Engineers who consistently fail to take accountability for their actions and behaviors are unable to achieve their full potential and exhibit a number of the following behaviors which are cancerous to team morale.

  • Defensive in feedback situations – it’s extremely difficult to coach an engineer who refuses to take feedback or admit when they’ve done something wrong.
  • They find blame elsewhere – the attempt to cast blame elsewhere will divide a team, especially if a manager fails to hold the engineer accountable.
  • Not interested in personal growth – – the lack of interest in learning and personal growth is a significant liability for software engineers. The pace of change dictates that engineers are continuously updating knowledge, learning new frameworks, and adopting new processes and technologies.
  • Unwilling to be vulnerable – this behavior often manifests itself among lead engineers who feel threatened by junior team members, especially those junior members who have more knowledge about a particular topic or technology. However, in their effort to create an invincible façade, these lead engineers limit their learning and growth opportunities.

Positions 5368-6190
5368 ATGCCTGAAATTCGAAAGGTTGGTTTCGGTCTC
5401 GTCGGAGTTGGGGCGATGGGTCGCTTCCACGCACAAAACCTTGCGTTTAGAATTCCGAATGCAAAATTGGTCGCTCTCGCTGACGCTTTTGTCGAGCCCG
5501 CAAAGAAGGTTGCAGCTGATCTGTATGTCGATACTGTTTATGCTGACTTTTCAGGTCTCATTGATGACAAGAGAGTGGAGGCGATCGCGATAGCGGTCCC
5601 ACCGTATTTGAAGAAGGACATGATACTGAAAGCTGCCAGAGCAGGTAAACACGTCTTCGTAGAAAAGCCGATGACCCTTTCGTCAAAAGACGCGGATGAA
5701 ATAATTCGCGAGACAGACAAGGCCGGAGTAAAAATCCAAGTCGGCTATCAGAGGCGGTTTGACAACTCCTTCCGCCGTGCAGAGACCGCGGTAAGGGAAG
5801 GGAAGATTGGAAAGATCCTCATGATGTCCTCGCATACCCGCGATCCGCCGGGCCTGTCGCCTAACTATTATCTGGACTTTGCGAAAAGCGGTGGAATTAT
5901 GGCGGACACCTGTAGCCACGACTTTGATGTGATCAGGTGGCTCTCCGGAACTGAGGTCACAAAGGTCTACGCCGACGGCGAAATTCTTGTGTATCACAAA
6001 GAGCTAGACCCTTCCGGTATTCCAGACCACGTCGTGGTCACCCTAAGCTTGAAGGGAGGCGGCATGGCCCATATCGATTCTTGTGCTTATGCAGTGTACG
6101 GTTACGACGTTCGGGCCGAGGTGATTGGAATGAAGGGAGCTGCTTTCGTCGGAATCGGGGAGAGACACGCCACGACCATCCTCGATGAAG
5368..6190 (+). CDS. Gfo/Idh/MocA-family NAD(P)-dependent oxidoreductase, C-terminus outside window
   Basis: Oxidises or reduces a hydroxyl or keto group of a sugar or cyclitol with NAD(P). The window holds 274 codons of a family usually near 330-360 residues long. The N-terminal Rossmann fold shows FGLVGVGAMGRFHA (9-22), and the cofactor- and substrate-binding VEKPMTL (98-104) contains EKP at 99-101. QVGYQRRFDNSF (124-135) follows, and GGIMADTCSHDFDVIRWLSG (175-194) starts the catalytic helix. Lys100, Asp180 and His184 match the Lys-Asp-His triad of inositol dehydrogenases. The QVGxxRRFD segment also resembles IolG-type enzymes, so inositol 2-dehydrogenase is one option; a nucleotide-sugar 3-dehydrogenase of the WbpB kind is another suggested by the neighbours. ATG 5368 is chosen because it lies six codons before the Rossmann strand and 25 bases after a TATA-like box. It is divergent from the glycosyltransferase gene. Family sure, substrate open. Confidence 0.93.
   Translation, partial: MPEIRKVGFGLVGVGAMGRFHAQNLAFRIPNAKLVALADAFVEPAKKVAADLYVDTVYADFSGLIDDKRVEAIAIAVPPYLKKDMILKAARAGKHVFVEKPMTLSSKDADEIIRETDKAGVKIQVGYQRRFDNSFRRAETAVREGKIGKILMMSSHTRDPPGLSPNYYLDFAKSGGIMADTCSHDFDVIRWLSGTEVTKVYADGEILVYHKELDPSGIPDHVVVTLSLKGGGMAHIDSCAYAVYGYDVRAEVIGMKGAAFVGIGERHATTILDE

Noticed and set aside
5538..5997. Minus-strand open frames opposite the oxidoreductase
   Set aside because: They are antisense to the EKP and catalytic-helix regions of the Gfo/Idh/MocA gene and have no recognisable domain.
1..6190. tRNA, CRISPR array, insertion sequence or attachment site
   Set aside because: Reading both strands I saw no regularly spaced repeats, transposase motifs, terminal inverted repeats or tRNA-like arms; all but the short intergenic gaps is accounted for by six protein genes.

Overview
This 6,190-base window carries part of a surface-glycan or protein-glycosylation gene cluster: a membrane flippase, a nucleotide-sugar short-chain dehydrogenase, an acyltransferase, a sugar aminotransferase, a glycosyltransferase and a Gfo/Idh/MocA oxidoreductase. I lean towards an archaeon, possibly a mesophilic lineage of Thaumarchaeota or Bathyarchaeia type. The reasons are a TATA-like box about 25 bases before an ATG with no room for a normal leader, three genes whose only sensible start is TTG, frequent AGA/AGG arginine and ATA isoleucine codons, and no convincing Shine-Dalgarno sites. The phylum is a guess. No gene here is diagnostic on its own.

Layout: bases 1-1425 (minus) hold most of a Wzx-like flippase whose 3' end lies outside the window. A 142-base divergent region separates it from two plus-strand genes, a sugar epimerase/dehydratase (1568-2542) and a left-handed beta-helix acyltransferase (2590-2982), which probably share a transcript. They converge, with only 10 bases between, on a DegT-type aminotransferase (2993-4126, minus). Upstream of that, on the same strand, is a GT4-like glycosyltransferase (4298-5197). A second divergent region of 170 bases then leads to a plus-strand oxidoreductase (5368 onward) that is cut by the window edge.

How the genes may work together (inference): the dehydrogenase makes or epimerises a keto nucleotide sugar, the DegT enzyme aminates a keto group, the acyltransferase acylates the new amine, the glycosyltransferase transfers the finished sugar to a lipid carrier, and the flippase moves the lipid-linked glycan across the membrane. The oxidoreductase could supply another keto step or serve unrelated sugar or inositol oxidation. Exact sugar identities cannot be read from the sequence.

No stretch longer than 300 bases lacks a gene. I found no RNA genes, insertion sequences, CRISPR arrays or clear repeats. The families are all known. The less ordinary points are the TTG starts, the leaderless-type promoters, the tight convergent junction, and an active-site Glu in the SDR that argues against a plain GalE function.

• Not open to looking at situations in new ways – some engineers get so set on a particular idea that they close their mind to other possibilities. This is particular true of engineers who tend to get emotionally invested in their own ideas.
  • Not open to experimenting with their behaviors – an extremely damaging behavioral characteristic in which engineers are not open to trying new ways of doing things. They not only are resistant to change, but are in open defiance of it. These individuals are cancerous to morale, and need to be removed from the team.

Sample Interview Questions to Assess Coachable and Accountable

Tell me about a time when you helped skill-up or coach a team member on a particular technology. I am looking to learn about a candidate’s propensity to help others and better leverage their skills to help improve the overall effectiveness of the team.

Talk about a time you had to give constructive feedback to a member of your team. This is an opportunity to learn how open a candidate is to providing feedback, as well as learning about the approach they take when providing it.

Talk about a time you received constructive feedback from a member of your team or your manager. I am interested in how a candidate handles feedback. Do they take responsibility for their actions, or do they continually deflect blame to others.

Tell me about a time when you were asked to do something in a way that was different than you were used to? How does a candidate navigate change? Are they resistant? Do they embrace it? Are they comfortable being uncomfortable? Due to the pace of change in technology, it is important to hire engineers who are continually willing to embrace change, while avoiding those who are typically resistant to it.